After the Bell | June 9, 2021
Corn: July corn ended 10 3/4 cents higher at $6.90 3/4 a bushel, while December corn firmed 1/4 cent to $6.09 3/4. Bull spreading supported corn futures ahead of Thursday’s USDA Supply & Demand Report. We believe USDA may raise its old-crop corn-for-ethanol use and exports tomorrow morning. USDA is also expected to slightly reduce its old- and new-crop ending stocks forecasts from last month to 1.207 billion bu. and 1.423 billion bu., respectively. Traders will respond if there are any surprises – bullish or bearish – but attention should quickly return to weather. Midday forecast models were drier than previously advertised for portions of the Corn Belt the remainder of this week and next. Of particular interest will be any rains across dry western and northern areas of the region. World Weather Inc. expects just light and scattered rains over the driest areas.
Soybeans: July soybeans fell 17 1/2 cents to $15.62 1/2 a bushel and November fell 8 3/4 cents to $14.48 1/4. July soybean meal fell $3.40 to $386.40 and July soybean oil fell 49 points to 71.59 cents. Price pressure stemmed from scattered rains in the forecasts for the western and northern areas of the Corn Belt in coming days—but certainly not the widespread precipitation that’s needed. World Weather today said the Midwest will see warm temperatures and more sunshine than rain through the next two weeks. Some relief from dryness occurs in the northwest, but coverage of significant rain may not be great enough to prevent an overall increase and expansion of crop stress. USDA’s Supply and Demand report Thursday is expected to show a slight increase old- and new-crop soybean ending stocks compared to the May report. Soon after the USDA report is out, focus will likely turn quickly back to weather.
Wheat: July SRW wheat closed down 2 3/4 cents at $6.82 1/4, July HRW wheat closed up 3 1/4 cents at $6.35 3/4 and September spring wheat fell 6 1/4 cents to $7.69 3/4. Spring wheat continued as the price leader this week, pressured today by beneficial rainfall coming to dry regions of the northern Plains, and more in the forecast. World Weather said rainfall today through Friday will further improve soil moisture in a majority of the region, but southern Montana will see net drying. Conditions are expected to be favorable for fieldwork in much of the U.S. hard red winter wheat region the next 10 days to two weeks. Thursday morning’s USDA supply and demand report. No major changes are expected from the May report.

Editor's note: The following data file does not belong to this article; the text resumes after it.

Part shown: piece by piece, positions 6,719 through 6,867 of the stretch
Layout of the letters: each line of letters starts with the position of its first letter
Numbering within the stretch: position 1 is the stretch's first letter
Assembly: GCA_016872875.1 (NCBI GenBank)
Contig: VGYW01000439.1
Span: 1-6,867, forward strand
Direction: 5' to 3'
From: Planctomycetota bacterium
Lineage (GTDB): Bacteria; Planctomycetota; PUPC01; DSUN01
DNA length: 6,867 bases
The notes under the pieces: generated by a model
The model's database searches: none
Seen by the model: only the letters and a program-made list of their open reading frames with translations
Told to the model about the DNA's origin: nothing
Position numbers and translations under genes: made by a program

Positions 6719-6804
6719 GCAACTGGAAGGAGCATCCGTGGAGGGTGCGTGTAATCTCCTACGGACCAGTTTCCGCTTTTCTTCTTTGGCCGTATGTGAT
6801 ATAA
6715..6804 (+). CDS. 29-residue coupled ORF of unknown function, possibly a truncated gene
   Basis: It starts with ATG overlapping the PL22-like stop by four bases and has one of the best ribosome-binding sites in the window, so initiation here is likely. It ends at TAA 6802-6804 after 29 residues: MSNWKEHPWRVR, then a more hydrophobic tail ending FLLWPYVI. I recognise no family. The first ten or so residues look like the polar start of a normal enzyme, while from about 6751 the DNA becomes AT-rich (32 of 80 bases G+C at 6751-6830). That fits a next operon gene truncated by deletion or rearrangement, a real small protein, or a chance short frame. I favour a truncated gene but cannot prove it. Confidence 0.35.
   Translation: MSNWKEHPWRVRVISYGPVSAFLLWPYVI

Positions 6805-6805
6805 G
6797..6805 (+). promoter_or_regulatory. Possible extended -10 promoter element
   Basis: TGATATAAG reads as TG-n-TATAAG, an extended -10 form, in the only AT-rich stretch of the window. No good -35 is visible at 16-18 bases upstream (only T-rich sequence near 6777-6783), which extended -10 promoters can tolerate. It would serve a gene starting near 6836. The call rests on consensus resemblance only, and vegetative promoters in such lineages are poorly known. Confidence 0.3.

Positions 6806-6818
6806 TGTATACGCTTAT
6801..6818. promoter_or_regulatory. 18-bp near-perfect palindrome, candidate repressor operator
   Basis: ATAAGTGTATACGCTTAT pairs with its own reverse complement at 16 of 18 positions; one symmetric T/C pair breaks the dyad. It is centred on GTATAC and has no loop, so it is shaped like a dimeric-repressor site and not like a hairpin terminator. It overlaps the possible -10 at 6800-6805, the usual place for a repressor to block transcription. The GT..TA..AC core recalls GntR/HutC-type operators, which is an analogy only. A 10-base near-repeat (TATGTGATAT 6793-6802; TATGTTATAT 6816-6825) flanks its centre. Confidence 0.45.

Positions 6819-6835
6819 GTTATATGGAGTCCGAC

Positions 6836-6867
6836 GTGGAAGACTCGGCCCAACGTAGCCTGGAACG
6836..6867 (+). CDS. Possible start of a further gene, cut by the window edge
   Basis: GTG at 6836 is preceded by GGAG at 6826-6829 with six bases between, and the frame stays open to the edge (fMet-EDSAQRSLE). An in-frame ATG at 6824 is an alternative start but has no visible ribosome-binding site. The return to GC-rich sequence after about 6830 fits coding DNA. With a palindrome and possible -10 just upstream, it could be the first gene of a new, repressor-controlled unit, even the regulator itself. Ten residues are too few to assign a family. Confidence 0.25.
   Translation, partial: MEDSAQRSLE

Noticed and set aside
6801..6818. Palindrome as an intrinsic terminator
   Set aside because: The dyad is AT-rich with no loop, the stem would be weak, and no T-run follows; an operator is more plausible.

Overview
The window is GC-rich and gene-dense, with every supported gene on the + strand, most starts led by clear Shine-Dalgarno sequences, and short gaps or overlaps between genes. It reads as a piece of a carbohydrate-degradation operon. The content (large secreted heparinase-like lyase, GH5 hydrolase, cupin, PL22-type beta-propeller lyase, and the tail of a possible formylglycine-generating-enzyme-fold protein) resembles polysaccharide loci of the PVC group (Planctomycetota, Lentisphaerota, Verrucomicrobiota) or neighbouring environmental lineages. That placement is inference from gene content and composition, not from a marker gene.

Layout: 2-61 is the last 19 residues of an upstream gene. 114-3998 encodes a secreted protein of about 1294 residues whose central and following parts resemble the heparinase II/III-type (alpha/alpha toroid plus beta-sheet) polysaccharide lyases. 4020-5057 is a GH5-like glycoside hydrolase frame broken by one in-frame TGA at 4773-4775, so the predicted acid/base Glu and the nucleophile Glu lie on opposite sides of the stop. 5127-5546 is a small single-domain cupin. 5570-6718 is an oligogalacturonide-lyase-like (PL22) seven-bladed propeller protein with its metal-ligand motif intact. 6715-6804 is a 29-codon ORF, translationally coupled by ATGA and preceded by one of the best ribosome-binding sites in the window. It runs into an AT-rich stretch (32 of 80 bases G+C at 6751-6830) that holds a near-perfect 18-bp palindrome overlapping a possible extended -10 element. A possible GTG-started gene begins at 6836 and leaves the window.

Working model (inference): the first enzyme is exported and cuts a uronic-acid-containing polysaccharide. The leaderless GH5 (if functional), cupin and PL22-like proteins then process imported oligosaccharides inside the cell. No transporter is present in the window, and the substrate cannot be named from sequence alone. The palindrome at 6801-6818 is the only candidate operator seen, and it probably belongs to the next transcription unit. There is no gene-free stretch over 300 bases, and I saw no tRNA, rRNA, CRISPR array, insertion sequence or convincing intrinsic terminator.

Cotton: July futures rose 148 points to 86.62, while new-crop December rose 135 points to 87.34. Traders added to long positions ahead of USDA’s June Supply & Demand Report tomorrow morning. Traders expect USDA to cut its old- and new-crop ending stocks forecasts from last month. For 2020-21, traders anticipate a higher export forecast from USDA even after it hiked that category by 500,000 bales last month. Weather is price-supportive for new-crop cotton. West Texas is expected to be exceptionally hot the next couple days. Scattered showers and slightly cooler temps are likely from the weekend into next week, though crops will be stressed in areas that didn’t receive recent rains. There is also some mild dryness in Georgia and the Carolinas, while areas of the mid-South are experiencing flooding after recent rains.
Hogs: July lean hogs fell 30 cents to $121.50 per hundredweight, while June futures climbed to a seven-year high for the nearby price. Strong cash markets continued to underpin futures in a somewhat sideways trading day following the contract highs reached earlier this week. The CME lean hog index rose $1.26 to $117.77. The national direct cash carcass price this morning averaged $110.01 and ranged from $100.47 to $125, according to USDA. While the average was down from $112.34 yesterday, it still exceeds the five-day rolling average of $106.29. On wholesale pork markets, prices continued to creep toward all-time highs set in July 2014, with the primal cutout average this morning reported at $135.06, up 12 cents from yesterday and up 26% since the end of April.
Cattle: August live cattle rose $0.45 to $118.275 per hundredweight, while the expiring June contract added $0.675 to settle at $117.40. August feeder cattle fell $0.975 to $148.275 and September lost $1.20 to $150.75 amid a fresh surge in corn futures. The cattle market continues garnering support from the wholesale market, where choice beef cutout rose 88 cents to $339.49 per hundredweight at noon. Select cutout climbed $1.82 to $308. Current beef quotes lag only last year’s COVID-driven spike as the highest wholesale prices on record, again reflecting robust consumer demand. After a few fed cattle traded around $119-$121 Tuesday, there was apparently little follow-up activity today, but the early-week trade may indicate packers will be more aggressive buyers later in the week. Concerns about summer market weakness are likely to remain an obstacle to sustained strength. Feeder demand is likely to continue suffering until cattlemen see moderating feed costs.